Wednesday, June 19, 2013

Fiona Harper on writing: Your character did WHAT?

This month, Fiona Harper continues talking about the science of emotion and how we can use it to create and motivate well-rounded characters and conflicts. 

Emotion colours the way we see the world. It flavours our experiences, making them unique. As much as we might not want to admit that we invest heavily in our emotions we do. Dr Paul Ekman, author of Emotions Revealed, even goes as far to say that when we feel an emotion, we don’t seek to challenge it; instead we subconsciously seek to confirm it.

Take the following example:

Julie is upset because she and her boyfriend Mark have gone to a party and after the first half hour he seems to have disappeared and left her while he goes off and socialises. When she gets caught up in feeling angry with him, she will absorb only information that meshes with what she is feeling – Mark is laughing with his friends and he has no time for her at all… He hasn’t even thought to see if she wanted a drink in the last fifteen minutes… He hasn’t bothered to introduce her to anyone…

Mark’s starting to sound like a real jerk, right? But maybe he isn’t. Because other information is also coming Julie’s way, but because it doesn’t fit with her upset and angry state, she’s rejecting it without realising it:

She’s forgotten that he warned her he hadn’t seen his college buddies for ten years and that he might get swept up in greeting people when he first arrived. Mark has glanced her way a number of times, but she’s ignored him, too annoyed with him to catch his eye and smile. And when he tried to bring her a drink she refused it, saying he ought to know she didn’t like it and then got crosser with him for not remembering her preferences, feeding into her anger further.

This blinkered state is called a refractory state and it can last from a few seconds to much, much longer. Its purpose is to allow us to focus on the problem in hand when there’s trouble, but sometimes, when linked to an emotion that’s not a reaction to immediate danger, it can cause more problems than it solves!

For a writer there are two big benefits in understanding and utilising this emotional refractory state:

1. It allows us to remember there really are two sides to every story, and that when both parties are ramped up and feeling emotional, there can be two wildly differing versions of events, which both people believe passionately are the truth. Great for creating believable and long-lasting conflict. In order to get your characters to see each other clearly, you’re going to have to push them out of that emotional comfort zone and start to see new things – especially the other character – in a new light.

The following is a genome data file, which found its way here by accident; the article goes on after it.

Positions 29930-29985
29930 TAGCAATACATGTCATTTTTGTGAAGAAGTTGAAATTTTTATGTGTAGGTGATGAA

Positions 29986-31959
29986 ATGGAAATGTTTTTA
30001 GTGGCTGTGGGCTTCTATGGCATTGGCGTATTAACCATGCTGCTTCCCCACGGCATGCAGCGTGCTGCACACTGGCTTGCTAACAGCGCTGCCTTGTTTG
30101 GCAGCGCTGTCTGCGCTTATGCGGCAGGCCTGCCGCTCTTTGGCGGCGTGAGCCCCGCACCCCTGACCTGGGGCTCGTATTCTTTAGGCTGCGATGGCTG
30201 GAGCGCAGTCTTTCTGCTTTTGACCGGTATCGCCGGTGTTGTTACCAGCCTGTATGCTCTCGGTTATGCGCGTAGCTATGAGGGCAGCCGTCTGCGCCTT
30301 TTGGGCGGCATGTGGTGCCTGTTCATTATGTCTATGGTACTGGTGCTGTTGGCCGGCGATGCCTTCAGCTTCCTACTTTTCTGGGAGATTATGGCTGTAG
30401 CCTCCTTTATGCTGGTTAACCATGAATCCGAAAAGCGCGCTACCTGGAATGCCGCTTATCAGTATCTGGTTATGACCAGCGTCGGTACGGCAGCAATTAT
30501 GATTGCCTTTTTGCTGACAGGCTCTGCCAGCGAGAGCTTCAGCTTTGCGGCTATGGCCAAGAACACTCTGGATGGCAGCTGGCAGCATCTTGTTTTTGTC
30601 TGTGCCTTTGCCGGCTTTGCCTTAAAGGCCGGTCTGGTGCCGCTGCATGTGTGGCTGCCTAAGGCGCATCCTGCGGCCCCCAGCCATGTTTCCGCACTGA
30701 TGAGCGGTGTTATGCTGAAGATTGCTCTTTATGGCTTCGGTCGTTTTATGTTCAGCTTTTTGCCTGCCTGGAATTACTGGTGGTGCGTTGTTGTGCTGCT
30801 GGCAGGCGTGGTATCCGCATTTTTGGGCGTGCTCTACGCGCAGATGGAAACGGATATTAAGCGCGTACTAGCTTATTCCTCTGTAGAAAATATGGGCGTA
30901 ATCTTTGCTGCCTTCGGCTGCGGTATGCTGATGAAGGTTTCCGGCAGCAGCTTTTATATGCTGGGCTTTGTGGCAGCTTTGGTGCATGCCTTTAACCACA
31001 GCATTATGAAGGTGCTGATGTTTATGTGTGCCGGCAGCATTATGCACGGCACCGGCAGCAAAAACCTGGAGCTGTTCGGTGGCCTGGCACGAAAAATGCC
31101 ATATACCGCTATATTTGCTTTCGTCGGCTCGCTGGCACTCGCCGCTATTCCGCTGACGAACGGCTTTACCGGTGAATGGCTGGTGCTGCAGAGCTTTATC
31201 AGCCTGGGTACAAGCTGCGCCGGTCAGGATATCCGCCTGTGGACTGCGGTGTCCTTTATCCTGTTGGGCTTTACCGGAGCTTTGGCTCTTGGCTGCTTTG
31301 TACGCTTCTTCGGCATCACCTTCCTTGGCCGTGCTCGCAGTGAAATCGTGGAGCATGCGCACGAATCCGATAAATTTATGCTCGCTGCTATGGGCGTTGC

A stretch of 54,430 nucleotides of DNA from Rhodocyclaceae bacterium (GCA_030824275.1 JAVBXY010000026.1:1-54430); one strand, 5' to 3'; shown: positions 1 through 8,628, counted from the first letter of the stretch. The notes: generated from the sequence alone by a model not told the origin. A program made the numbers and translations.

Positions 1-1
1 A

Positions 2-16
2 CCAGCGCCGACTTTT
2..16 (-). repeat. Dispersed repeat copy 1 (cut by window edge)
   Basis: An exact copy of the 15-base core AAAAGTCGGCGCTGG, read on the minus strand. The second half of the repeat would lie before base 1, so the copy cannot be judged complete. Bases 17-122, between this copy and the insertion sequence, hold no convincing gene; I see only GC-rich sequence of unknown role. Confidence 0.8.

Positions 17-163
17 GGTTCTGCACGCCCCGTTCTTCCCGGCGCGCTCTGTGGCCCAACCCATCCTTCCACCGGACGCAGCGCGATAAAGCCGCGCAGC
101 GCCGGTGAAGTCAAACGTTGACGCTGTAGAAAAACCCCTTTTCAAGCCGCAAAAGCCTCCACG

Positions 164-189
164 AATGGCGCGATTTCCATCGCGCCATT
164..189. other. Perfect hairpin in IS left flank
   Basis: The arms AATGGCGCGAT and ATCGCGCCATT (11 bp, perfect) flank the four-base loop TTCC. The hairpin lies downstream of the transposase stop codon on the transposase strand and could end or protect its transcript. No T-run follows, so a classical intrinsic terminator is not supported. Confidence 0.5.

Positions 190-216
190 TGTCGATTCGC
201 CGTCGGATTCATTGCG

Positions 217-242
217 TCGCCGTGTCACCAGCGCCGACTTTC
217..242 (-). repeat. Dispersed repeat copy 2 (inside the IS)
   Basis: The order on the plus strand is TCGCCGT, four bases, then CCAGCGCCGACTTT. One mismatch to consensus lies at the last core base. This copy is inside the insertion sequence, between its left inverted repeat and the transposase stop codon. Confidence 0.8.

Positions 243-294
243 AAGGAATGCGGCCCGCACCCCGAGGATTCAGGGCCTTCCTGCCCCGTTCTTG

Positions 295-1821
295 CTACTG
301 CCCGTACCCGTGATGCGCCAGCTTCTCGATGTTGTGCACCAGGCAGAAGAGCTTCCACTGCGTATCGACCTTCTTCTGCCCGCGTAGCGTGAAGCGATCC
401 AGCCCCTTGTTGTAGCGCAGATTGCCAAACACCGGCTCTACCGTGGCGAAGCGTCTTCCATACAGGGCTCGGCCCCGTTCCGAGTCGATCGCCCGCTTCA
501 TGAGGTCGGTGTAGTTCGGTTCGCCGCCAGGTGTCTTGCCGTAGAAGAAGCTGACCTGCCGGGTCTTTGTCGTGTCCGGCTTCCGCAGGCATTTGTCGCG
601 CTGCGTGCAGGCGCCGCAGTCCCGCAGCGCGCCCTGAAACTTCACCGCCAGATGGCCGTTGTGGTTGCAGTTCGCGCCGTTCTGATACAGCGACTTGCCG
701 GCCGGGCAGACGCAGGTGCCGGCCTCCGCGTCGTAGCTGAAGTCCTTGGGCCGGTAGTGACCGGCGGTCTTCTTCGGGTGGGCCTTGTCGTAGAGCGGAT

2. If you ever want one of your characters to do or say something rash, to make a seemingly uncharacteristic decision or to react in a way that is illogical or emotionally out of proportion to what is going on, then make sure you’ve triggered some strong emotion in them – use this refractory period to your advantage! We’ve all experienced these moments of emotional blindness, where we just can't seem to think straight and do or say things we regret afterwards, and while we may not all know the science behind them, it will feel authentic to readers if you time these sorts of scenes right and motivate your characters well.

For example, Julie from the example above seems a bit high-maintenance at the moment, doesn’t she? But what if she’s felt like the wallflower her whole life? What if she thinks Mark is much better looking than her, that she doesn’t really deserve him and that one day he’ll wake up, realise it too, and dump her? Then we’ll understand that her anger is rooted in fear and lack of self-confidence, and a party full of popular attractive people where she feels she doesn’t fit in is going to push all her emotional buttons. While we still won’t think she’s being fair to Mark, we’ll understand it, which is the important thing when it comes to keeping readers engaged with our characters.

So next time you need an explosive scene, wind your characters up and let them put their blinkers on so they can have a "what did I just do!?" moment. It's so much fun.

 A little bit more on high emotional states and how to trigger them using your character’s backstory next month…

Fiona's latest book, The Guy To Be Seen With, is part of Harlequin's brand new line, KISS, and is out now

London's most eligible guy-finally snared?  

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So just who is special enough to catch his attention? Our sources reveal she's strong-willed blonde bombshell Chloe Michaels, orchid specialist and Daniel's new colleague. And rumor has it that with this tough cookie, London's very own Indiana Jones is in for the-romantic-adventure of a lifetime!

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